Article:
In Depth

A submillimeter building boom

See allHide authors and affiliations

Science  26 May 2017:
Vol. 356, Issue 6340, pp. 790
DOI: 10.1126/science.356.6340.790-a

You are currently viewing the summary.

View Full Text

Log in to view the full text

Log in through your institution

Log in through your institution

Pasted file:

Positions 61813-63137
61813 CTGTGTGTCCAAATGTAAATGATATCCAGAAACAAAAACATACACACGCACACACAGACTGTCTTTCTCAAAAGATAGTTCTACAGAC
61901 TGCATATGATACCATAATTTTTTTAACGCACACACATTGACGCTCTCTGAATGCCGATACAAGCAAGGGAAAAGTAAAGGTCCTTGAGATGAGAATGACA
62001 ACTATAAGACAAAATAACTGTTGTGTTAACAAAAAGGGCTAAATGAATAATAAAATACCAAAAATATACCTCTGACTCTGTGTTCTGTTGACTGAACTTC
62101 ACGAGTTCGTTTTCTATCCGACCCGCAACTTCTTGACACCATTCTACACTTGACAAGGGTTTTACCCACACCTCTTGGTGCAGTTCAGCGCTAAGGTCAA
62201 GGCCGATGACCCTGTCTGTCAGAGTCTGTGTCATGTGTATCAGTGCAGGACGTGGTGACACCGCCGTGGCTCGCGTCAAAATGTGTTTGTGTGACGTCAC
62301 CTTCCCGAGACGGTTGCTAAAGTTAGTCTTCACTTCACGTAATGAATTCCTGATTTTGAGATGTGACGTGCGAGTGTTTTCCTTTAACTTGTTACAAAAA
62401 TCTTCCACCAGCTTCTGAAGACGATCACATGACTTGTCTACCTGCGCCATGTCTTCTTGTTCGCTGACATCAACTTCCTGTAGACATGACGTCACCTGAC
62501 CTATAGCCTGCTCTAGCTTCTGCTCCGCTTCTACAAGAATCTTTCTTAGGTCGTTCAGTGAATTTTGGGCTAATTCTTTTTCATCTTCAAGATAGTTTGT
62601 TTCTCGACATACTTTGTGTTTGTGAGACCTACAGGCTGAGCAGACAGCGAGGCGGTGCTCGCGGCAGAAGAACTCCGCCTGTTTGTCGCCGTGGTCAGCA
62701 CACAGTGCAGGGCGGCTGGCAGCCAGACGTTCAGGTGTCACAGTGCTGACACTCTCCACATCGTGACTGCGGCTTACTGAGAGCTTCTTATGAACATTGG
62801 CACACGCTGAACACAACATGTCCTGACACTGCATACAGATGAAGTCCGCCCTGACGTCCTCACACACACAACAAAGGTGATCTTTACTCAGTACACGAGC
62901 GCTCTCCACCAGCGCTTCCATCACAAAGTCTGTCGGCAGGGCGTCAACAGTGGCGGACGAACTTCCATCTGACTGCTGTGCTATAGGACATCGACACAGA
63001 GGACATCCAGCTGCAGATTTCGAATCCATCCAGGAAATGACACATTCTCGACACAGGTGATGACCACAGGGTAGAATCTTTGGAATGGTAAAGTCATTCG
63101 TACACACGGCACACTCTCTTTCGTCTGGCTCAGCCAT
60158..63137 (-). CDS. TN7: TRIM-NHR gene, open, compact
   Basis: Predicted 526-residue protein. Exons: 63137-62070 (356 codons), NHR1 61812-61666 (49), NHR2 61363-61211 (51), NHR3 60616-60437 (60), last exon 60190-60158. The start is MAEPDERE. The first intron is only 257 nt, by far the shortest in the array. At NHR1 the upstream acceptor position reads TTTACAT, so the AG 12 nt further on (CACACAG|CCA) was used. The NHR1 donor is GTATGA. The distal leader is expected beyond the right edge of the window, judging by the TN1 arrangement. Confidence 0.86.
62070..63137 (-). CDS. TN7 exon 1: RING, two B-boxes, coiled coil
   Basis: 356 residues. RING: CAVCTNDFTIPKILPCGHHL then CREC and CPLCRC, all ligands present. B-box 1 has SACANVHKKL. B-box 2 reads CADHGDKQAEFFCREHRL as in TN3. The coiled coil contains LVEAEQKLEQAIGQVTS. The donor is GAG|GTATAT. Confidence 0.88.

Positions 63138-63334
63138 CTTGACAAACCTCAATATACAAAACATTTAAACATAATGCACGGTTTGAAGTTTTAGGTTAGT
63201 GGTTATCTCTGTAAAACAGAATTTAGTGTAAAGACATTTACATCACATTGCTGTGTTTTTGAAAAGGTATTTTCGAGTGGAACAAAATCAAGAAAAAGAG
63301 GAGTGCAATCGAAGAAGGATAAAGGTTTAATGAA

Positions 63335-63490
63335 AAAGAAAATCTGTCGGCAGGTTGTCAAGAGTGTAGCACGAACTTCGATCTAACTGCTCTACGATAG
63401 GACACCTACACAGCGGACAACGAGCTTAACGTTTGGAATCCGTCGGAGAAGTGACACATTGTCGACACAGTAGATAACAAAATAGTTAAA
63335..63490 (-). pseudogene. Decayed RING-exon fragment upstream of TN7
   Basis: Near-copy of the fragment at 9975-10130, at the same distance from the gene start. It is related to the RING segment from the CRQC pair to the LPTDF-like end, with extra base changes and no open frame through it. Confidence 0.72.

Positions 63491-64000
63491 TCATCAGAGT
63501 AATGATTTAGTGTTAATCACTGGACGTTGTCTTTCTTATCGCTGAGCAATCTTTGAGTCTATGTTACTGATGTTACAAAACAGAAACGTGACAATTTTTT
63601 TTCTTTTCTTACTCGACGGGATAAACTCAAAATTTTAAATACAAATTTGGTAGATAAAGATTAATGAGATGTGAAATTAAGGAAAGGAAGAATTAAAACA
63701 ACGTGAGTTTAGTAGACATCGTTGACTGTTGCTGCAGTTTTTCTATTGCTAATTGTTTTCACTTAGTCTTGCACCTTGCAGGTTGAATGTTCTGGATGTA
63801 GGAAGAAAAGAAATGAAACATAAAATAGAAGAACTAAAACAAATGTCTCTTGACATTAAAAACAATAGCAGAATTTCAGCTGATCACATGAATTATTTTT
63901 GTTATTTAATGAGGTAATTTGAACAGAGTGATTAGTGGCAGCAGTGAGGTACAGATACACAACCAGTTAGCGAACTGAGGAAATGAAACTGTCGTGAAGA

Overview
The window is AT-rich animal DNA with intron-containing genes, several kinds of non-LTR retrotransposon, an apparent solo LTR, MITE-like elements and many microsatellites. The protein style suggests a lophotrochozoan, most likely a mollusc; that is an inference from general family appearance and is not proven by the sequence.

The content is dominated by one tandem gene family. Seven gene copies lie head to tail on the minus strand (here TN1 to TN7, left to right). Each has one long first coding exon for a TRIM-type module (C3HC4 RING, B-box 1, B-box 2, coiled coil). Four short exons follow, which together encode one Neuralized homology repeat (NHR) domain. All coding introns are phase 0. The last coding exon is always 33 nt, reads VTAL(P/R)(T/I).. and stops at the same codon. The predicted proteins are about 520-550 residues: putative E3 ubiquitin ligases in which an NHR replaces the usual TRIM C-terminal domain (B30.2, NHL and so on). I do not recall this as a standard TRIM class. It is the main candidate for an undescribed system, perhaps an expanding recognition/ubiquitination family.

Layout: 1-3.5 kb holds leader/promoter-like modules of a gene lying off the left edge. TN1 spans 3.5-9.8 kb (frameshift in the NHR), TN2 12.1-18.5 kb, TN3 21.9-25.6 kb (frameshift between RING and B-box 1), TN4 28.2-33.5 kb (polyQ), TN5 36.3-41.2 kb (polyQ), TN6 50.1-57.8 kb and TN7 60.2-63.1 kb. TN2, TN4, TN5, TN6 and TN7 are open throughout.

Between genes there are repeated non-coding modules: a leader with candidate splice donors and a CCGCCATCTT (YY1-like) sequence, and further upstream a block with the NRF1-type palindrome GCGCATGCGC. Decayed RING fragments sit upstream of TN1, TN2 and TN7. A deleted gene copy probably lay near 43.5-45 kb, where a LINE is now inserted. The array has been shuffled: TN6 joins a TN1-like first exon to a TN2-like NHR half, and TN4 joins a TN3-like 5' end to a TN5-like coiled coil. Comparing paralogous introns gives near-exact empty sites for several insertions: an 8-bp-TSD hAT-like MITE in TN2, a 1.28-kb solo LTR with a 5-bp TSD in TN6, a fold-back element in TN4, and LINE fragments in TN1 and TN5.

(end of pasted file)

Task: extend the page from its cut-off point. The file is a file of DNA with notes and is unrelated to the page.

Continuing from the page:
Astronomers were once blind to the submillimeter glow from far-off clouds of cold gas and dust. But in the late 1980s, new detectors opened their eyes to these ultrashort radio waves. Since then, early efforts have culminated in the $1.4 billion, 66-dish Atacama Large Millimeter/submillimeter Array (ALMA) in northern Chile, which opened in 2013. With its stunning view of dusty galaxies, planet-forming disks, and the early universe, ALMA has touched off a submillimeter building boom. As prices fall for detectors and the carbon fiber dishes that focus the waves, “it’s becoming relatively cheap to get into business,” says Heino Falcke, an astronomer at Radboud University in Nijmegen, the Netherlands.